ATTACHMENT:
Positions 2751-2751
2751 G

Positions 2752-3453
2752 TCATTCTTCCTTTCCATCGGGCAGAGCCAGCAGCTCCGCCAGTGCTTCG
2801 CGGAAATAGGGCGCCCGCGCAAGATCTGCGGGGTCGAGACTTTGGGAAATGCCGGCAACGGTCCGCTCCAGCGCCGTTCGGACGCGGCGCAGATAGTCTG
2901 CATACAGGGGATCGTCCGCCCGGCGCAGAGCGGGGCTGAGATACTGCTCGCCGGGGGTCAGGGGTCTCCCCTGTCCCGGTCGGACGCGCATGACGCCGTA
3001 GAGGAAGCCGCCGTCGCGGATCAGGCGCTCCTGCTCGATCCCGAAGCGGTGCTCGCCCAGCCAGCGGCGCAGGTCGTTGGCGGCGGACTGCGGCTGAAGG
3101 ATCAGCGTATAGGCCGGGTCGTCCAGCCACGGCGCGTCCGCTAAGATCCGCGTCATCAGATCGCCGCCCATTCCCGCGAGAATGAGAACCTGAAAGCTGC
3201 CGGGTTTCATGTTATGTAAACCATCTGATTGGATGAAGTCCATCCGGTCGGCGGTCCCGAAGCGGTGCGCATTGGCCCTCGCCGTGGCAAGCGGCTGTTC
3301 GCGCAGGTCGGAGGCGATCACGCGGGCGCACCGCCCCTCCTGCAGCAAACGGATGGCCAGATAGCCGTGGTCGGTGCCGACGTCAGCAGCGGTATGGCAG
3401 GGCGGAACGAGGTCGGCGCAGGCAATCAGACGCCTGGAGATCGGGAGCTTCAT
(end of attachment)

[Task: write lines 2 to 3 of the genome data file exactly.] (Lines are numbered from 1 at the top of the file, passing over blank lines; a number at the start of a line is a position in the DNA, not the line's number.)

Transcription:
2751 G

Positions 2752-3453